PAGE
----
Tesla Stealth – Vaping Made Easy
The Tesla Stealth is not equipped with Temperature Control technology. It couldn’t be, not with the chipset it uses. So while you can use a whole bunch of different tanks, and even some RTA’s like the Gemini RTA from Vaporesso, you would need to limit your coils to Kanthal or Stainless Steel. Remember, Stainless Steel heating elements can work with Wattage mode of TC SS mode. Though, despite being able to use Stainless Steel coils, it’s still not a TC device.
When the user has an atomizer equipped with a coil that fits the capabilities of the Tesla Stealth they needn’t worry about power adjustments, or finding that ‘sweet spot’. The Stealth will try to do its best to find it for them, calculating the wattage it needs to send to the coils in order to keep a steady voltage going. What concerns me is knowing the range of resistances that will work fine with the integrated circuits in the Stealth mod. The range is supposed to be 0.1-3.5-ohms, but there is a lot more to a coil head than the wire. As you might already be aware, some .5-ohm coil heads max out at 30 watts, some find their sweet spot at 60-70 watts. The Tesla Stealth has no idea what else is a part of the coil/coil head, it just registers the coil resistance.
On the plus side, when the user switches out the atomizer/tank there is no need to go searching for the appropriate power level. The user can vape with a low resistance atomizer for a while, then switch out for an atomizer/tank with a resistance of, say, 1.5-ohm and not have to do a thing with the settings. For one, there is no way to make adjustments to the device in first place. For another, it takes the guesswork out of the equation. But the result is often not the optimal vape.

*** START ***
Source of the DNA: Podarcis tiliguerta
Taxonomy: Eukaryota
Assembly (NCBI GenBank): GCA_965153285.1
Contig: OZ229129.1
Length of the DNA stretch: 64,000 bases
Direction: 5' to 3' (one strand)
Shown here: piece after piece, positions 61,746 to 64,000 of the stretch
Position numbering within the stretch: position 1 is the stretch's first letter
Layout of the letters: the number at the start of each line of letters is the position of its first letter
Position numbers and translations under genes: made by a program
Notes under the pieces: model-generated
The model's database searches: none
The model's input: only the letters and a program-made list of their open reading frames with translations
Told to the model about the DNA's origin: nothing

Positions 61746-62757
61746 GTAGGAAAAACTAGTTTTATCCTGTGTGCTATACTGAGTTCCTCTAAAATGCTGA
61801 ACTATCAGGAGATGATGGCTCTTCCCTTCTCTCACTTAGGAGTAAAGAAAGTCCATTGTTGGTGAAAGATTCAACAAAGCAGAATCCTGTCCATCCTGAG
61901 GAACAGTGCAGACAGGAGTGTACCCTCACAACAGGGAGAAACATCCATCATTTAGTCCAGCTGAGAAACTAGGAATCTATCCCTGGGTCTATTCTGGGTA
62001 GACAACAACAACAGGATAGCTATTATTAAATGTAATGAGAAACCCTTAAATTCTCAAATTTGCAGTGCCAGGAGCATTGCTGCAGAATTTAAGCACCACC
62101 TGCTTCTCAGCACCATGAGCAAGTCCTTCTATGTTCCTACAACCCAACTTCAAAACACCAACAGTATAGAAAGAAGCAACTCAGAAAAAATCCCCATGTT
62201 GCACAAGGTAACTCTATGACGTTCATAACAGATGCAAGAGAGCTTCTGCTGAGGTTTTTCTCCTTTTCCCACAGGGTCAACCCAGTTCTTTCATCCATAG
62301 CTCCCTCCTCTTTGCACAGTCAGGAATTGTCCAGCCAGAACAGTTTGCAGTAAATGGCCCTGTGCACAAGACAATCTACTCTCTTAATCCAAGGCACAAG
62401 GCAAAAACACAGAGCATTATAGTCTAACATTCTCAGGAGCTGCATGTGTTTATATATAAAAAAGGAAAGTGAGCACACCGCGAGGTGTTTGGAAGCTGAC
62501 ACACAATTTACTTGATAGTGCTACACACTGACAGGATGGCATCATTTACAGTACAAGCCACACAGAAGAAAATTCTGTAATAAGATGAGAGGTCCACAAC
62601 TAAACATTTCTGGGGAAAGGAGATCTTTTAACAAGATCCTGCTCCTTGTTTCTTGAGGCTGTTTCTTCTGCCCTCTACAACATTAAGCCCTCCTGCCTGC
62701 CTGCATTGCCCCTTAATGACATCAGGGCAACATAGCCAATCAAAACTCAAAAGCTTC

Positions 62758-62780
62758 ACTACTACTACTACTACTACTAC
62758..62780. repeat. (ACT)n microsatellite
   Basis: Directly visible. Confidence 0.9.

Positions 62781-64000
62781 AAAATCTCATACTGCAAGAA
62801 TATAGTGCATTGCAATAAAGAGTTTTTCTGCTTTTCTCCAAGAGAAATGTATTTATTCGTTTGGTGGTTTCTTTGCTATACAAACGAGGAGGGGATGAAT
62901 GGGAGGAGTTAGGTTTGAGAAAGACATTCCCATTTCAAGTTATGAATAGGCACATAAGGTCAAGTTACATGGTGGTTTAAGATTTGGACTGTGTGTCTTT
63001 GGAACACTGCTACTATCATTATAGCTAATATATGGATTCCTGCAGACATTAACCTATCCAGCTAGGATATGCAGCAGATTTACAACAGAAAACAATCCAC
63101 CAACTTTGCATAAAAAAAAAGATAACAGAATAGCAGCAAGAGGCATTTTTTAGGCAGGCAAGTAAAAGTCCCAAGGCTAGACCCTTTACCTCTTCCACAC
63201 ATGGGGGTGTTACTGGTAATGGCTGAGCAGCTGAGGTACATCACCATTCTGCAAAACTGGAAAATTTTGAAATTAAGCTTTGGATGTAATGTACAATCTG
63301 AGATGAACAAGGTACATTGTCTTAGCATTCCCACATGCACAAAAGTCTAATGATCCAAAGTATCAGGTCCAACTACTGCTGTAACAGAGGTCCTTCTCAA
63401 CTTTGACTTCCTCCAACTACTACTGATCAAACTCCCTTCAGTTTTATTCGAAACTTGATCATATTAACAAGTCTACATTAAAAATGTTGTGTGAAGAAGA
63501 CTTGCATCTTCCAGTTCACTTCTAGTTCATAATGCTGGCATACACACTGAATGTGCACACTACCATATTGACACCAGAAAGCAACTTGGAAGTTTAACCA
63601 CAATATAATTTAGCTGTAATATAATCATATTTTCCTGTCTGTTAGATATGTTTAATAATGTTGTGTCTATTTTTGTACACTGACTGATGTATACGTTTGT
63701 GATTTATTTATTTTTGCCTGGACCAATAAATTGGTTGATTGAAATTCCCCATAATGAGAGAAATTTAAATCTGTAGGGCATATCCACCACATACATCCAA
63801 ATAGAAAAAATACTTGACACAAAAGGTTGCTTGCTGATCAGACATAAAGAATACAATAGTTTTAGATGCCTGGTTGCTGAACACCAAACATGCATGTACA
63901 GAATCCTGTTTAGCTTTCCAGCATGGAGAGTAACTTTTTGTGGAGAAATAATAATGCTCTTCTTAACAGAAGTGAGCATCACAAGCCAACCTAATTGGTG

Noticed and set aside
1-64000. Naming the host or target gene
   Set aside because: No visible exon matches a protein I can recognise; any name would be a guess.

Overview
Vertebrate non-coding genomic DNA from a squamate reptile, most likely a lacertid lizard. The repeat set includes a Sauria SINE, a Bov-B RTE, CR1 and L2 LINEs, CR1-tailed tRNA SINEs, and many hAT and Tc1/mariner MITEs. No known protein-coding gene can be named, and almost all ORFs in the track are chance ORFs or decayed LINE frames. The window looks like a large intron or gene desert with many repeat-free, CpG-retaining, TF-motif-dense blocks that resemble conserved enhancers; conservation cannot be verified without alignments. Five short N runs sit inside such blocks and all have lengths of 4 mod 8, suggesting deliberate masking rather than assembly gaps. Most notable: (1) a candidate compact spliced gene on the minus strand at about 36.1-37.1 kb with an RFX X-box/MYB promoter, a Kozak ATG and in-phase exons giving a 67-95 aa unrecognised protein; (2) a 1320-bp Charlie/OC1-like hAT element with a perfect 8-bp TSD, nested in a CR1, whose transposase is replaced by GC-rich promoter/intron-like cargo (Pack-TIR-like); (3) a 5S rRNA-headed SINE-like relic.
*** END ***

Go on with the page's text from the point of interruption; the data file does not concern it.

As you can see, for someone like me, there isn’t enough control left in my hands to adjust the vape the way I like it. For others, apparently
most of my friends, that’s okay. Maybe I’m expecting too much from this inexpensive mod.
Features and Specs
Once you read through the features and specs, we’ll pick up where I left off…
- Dimensions 70mm x 49.5mm x 5mm = Tiny
- Constructed from zinc alloy with durable rubber finish = Nice soft feel
- Big angled fire button – Blue and Red LED lights indicate good or bad voltage range
- Tank is stored inside mod – up to 22.5mm
- Fits tanks with diameter of 22.5mm or less, but taller than the inset size
- Maximum Output Power: 100w
- Lowest atomizer resistance: 0.1Ω
- Highest resistance – 3.5 Ω
- Maximum Output Voltage: 4.2V
- Max Output Current: 40A
- Powered by a built-in 2200 mAh 1S LiPo
- USB charging:5V/1A
- Pass-through capable
- Standard safety features for 2016 devices
Sounds impressive, doesn’t it? 2200mAh LiPo? That’s a nice amount of power stored up in such a small device. The rubberized paint job is thick, very soft, very comfortable to hold. Resistance range of 0.1 to 3.5 ohms is also excellent. 40A of constant current output? Very good indeed. Pass-through charging/vaping is always nice. And 1-Amp charging means a quick charge. But there is one thing still missing that should keep most advanced vapers away…. Control.
After all is said and done, I would recommend the Tesla Stealth to NEW Vapers, or mainstream vapers looking for easy-of-use device and an adequate vape. I would not recommend it to vapers like me, anyone that wants to control as many aspects of the vape experience as can be had. That’s just the truth.
I have no issues with the quality of the device, the Tesla Stealth is a well-made, attractive device with impressive specs. For vapers that don’t mind not having a display or a way to adjust the vape, then this is a fine and dandy device, and for $30.95 it sure won’t break the bank.
New Vapers – B+
Advanced Vapers – C-el
Below I have included in a video that was sent to me from a friend that really like the Tesla Vape. I’m including it here to illustrate how some reviewers can sell ice to Eskimos. But, my job is not to sell anything, it’s too inform… and I hope I have done just that. – Tom